The media sometimes publish scary stories by high-lighting the scientists worse case scenarios. For the average reader we often miss the many caveats that are included in research papers so one has to be wary of some reporting.
A third of global food production will be at risk by the end of the century if greenhouse gas emissions continue to rise at their current rate researchers at Aalto University in Finland have calculated.
Many of the world’s most important food-growing areas will see temperatures increase and rainfall patterns alter drastically if temperatures rise by about 3.7C, the forecast increase if emissions stay high. 95% of current crop production takes place in areas they define as “safe climatic space”, or conditions where temperature, rainfall and aridity fall within certain bounds. If temperatures were to rise by 3.7C or thereabouts by the century’s end, that safe area would shrink drastically, mostly affecting south and south-eastern Asia and Africa’s Sudano-Sahelian zone, according to a paper published in the journal One Earth.
However, if greenhouse gases are reduced and the world meets the goals of the Paris agreement, in limiting temperature rises to 1.5C or 2C above pre-industrial levels, then only about 5%–8% of global food production would be at risk.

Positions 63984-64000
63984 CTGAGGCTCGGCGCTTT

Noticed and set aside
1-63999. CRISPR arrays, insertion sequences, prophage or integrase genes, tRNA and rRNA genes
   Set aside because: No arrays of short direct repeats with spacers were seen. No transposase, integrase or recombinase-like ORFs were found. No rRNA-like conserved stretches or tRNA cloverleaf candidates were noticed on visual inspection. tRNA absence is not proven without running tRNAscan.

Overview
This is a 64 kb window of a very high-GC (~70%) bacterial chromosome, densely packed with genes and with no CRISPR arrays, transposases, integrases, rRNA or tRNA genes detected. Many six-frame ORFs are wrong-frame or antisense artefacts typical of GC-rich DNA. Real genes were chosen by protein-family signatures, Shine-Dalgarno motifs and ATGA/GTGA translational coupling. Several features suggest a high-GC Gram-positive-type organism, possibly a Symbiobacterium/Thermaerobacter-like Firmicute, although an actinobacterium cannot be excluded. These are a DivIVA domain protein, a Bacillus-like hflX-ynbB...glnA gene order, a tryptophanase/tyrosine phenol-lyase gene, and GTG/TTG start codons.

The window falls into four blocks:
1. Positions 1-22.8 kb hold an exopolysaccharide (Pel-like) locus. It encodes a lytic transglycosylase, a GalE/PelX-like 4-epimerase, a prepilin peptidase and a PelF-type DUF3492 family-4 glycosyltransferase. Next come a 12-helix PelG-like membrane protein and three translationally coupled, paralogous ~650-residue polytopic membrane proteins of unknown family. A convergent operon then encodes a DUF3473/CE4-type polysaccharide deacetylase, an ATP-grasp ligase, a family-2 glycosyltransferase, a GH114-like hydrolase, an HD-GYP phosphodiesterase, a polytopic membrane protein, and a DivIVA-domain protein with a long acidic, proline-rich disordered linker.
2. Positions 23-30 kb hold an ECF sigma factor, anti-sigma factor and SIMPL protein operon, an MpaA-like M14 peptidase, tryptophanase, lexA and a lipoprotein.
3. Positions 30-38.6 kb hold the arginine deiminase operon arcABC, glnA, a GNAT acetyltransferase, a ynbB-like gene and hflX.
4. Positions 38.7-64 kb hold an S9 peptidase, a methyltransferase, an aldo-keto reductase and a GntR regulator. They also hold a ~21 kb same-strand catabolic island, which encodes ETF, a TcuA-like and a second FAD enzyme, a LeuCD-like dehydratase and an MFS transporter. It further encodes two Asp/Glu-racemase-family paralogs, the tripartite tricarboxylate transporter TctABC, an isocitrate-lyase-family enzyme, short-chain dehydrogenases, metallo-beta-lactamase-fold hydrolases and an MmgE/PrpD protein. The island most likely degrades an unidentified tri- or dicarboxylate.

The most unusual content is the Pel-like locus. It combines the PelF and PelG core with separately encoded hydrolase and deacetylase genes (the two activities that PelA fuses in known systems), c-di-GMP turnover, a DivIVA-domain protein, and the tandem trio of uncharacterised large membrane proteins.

Livestock farming would be affected, as well as the risks to crop production, he said, and many areas were likely to suffer large increases in water scarcity. The researchers examined the impacts of climatic changes on 27 of the most important food crops and seven types of livestock.
By the end of this century, in a high-emissions scenario, there could be as much as 1.5m sq miles (4m sq km) of new desert around the world, the research found.
Under 1.5C to 2C of warming, the boreal forests of northern America, Russia and Europe would shrink from their current 7m sq miles to about 6m sq miles by 2100. In a high emissions scenario, only 3m sq miles would remain, the researchers forecast.
Although rising temperatures could increase food production in some areas that are currently less productive, such as the Nordic regions, that would not be anywhere near enough to offset the loss of important food producing regions in the south, said Matti Kummu, associate professor of global food and water at Aalto University and lead author.
“There will be winners as well as losers, but the wins will be outweighed by the losses, and there is just not enough space for food production to move – we are already at the limits,” he said.